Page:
Sonoma Academy’s board said it had relayed findings from the report to local law enforcement.

Morrone taught at the school from 2002 to 2020, when he was fired for his behavior after an outside investigation commissioned by the new head of school Tucker Foehl. In the new report, investigators said he behaved inappropriately with students from the classes of 2005 through 2021.

Former and current staff members who were alerted to Morrone’s behavior multiple times during his 18 years at the school, including longtime Head of School Janet Durgin and Assistant Head of School Ellie Dwight, repeatedly failed to investigate complaints about his conduct with students, the report said.

School administrators at the time didn’t tell law enforcement officials about any of the reports made by students or graduates, investigators found.

“Examples of Morrone’s inappropriate behavior included directly or indirectly intimate, sexual and deeply personal journal entries as part of class assignments; inappropriately touching students; developing close emotional bonds with students through one on one meetings and emails; recommending graphic, sexually explicit or mature books; and giving students copies of his own sexually explicit manuscripts, one of which detailed a graphic sexual relationship between a student and her high school teacher.”

How to reach our reporters

If you want to share your story

Press Democrat reporters Kaylee Tornay and Martin Espinoza are continuing to cover alumni allegations of sexual harassment by a longtime former Sonoma Academy teacher and claims the school failed to safeguard students.

Here is how to contact them:

Kaylee Tornay: 707-521-5250 or kaylee.tornay@pressdemocrat.com. On Twitter @ka_tornay

Martin Espinoza: 707-521-5213 or martin.espinoza@pressdemocrat.com. On Twitter @pressreno

Sonoma Academy coverage

To read more stories and see the PD’s complete coverage, visit: pressdemocrat.com/SonomaAcademy.

A group of seven female graduates spoke out this summer to The Press Democrat about what they described as a yearslong record of misconduct by Morrone and mishandling of their complaints by school officials.

Monday night, they expressed their sorrow and outrage at the explosive findings.

“We are devastated by the extent of the harm done to Sonoma Academy students over the years,” the women said in a joint statement issued Monday under their group name, The Athena Project. “Our deepest empathy goes out to those who were sexually harassed, abused, or otherwise harmed while they were students at Sonoma Academy.”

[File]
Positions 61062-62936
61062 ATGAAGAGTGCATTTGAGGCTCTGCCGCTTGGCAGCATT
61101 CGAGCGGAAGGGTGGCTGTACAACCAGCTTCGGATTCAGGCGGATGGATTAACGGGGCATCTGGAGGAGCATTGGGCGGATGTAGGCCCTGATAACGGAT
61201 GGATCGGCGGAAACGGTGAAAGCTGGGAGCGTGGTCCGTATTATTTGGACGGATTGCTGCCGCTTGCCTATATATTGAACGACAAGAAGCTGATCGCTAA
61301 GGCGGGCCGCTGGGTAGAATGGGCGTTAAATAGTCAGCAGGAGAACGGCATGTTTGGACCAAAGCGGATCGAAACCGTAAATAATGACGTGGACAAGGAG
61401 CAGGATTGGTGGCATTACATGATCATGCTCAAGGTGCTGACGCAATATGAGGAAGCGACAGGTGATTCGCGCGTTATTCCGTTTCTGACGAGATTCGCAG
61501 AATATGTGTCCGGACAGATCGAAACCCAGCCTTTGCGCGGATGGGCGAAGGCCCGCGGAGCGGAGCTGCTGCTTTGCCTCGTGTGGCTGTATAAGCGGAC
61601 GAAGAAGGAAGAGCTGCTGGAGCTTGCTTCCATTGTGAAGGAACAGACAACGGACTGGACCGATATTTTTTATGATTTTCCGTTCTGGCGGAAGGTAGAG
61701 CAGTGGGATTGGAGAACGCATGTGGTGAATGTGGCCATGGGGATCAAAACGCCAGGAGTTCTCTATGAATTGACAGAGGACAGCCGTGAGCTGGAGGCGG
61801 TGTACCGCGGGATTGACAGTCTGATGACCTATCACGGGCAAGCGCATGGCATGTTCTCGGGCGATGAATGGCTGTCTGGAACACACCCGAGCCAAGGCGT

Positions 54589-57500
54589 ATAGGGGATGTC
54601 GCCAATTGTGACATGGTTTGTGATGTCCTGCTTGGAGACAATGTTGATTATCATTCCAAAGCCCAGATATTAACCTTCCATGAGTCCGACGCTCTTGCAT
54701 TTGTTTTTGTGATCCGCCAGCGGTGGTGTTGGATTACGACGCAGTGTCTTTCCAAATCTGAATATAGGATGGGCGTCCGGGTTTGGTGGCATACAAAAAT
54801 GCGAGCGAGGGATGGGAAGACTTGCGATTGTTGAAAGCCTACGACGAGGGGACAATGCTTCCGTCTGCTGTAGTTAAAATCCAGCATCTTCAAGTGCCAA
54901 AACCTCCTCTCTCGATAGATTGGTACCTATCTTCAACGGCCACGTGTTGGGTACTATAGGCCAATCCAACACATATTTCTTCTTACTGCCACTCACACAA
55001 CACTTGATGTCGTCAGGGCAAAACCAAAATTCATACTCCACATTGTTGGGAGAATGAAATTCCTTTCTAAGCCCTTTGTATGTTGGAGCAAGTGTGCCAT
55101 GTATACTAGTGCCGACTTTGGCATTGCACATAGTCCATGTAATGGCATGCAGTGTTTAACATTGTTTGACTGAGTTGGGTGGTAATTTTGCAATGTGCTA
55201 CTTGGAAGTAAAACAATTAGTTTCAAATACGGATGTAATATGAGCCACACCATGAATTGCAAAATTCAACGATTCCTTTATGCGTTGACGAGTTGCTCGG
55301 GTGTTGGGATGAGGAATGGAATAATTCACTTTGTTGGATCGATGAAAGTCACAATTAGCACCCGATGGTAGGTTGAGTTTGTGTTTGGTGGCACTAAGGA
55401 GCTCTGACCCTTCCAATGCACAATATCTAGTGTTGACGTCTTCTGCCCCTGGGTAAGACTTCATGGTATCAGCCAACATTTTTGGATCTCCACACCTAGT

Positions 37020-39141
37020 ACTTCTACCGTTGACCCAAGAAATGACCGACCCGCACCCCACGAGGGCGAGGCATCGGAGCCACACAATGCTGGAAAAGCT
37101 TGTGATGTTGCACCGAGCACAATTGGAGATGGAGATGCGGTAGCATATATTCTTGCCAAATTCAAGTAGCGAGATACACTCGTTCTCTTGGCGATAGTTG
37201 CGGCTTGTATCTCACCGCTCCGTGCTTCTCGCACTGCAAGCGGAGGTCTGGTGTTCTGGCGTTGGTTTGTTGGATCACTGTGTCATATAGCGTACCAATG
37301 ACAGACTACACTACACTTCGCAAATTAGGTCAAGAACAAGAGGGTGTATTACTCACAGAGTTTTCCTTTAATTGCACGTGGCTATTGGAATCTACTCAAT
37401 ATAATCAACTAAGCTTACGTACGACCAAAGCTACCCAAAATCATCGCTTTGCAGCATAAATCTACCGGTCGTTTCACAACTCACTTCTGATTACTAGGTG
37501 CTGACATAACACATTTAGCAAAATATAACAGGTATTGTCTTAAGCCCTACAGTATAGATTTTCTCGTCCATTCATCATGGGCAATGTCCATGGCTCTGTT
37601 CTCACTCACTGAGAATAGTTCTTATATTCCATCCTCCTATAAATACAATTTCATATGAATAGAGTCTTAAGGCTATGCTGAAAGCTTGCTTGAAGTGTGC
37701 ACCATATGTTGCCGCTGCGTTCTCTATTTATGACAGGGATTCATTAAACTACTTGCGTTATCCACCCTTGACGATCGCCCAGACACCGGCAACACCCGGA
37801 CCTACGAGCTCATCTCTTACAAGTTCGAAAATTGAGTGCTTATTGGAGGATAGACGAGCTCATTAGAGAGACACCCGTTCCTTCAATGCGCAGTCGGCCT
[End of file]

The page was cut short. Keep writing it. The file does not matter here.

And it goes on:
Morrone did not speak to Debevoise and Plimpton investigators. He could not be reached for comment Monday night.

The school launched the outside investigation after publication of the Press Democrat investigation that detailed the women’s accusations and administrators’ lack of urgency in responding to their complaints.

Sonoma Academy's Board of Trustees said in its message to the campus community that unspecified reports about the conduct disclosed by school investigators had been forwarded to local law enforcement, and the school will comply with any criminal investigation.

“We are heartbroken by the events detailed within this report, not just the serious misconduct by three former employees but also the failure of school leaders to act when they learned that students under their care were being subjected to abuse,” the school’s statement read. “It is with heartfelt humility that we apologize for what our alumni endured as a result of their painful experiences.”

Durgin, who retired in June 2020 after leading the school since its 2001 founding, knew about complaints of Morrone’s behavior with female students since at least 2004, investigators found.

Emma McAleavy, a 2008 graduate, told The Press Democrat this summer she made reports to school officials, including Durgin, three times over 11 years, but Durgin failed to take seriously her concerns and those of other alumni.

That enabled him to harm other teenage girls for years afterward, McAleavy said.

Investigators reached a similar conclusion.

“Debevoise also concludes that the members of the SA administration, including Durgin and Dwight, knew or should have known that Morrone's inappropriate conduct continued after 2007, but took inadequate steps to monitor and investigate. Those failures led to a culture where students believed Morrone's behavior was sanctioned,” the report said.